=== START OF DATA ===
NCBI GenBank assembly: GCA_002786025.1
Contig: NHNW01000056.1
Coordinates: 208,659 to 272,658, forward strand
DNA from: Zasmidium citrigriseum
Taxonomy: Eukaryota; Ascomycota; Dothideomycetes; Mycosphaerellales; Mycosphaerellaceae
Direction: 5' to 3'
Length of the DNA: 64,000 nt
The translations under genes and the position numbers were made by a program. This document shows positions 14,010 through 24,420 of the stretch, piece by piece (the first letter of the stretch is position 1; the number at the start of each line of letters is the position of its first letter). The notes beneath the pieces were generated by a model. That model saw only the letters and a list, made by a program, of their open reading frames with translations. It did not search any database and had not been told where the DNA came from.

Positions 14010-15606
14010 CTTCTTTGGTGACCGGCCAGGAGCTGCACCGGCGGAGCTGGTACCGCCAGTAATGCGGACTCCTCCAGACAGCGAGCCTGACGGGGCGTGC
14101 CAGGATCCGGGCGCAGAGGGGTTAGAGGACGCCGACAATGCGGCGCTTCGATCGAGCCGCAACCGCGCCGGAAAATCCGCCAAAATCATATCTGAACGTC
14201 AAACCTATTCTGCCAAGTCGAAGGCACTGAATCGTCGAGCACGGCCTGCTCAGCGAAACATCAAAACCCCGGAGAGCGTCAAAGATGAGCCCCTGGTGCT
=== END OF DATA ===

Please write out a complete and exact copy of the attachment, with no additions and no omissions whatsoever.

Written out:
NCBI GenBank assembly: GCA_002786025.1
Contig: NHNW01000056.1
Coordinates: 208,659 to 272,658, forward strand
DNA from: Zasmidium citrigriseum
Taxonomy: Eukaryota; Ascomycota; Dothideomycetes; Mycosphaerellales; Mycosphaerellaceae
Direction: 5' to 3'
Length of the DNA: 64,000 nt
The translations under genes and the position numbers were made by a program. This document shows positions 14,010 through 24,420 of the stretch, piece by piece (the first letter of the stretch is position 1; the number at the start of each line of letters is the position of its first letter). The notes beneath the pieces were generated by a model. That model saw only the letters and a list, made by a program, of their open reading frames with translations. It did not search any database and had not been told where the DNA came from.

Positions 14010-15606
14010 CTTCTTTGGTGACCGGCCAGGAGCTGCACCGGCGGAGCTGGTACCGCCAGTAATGCGGACTCCTCCAGACAGCGAGCCTGACGGGGCGTGC
14101 CAGGATCCGGGCGCAGAGGGGTTAGAGGACGCCGACAATGCGGCGCTTCGATCGAGCCGCAACCGCGCCGGAAAATCCGCCAAAATCATATCTGAACGTC
14201 AAACCTATTCTGCCAAGTCGAAGGCACTGAATCGTCGAGCACGGCCTGCTCAGCGAAACATCAAAACCCCGGAGAGCGTCAAAGATGAGCCCCTGGTGCT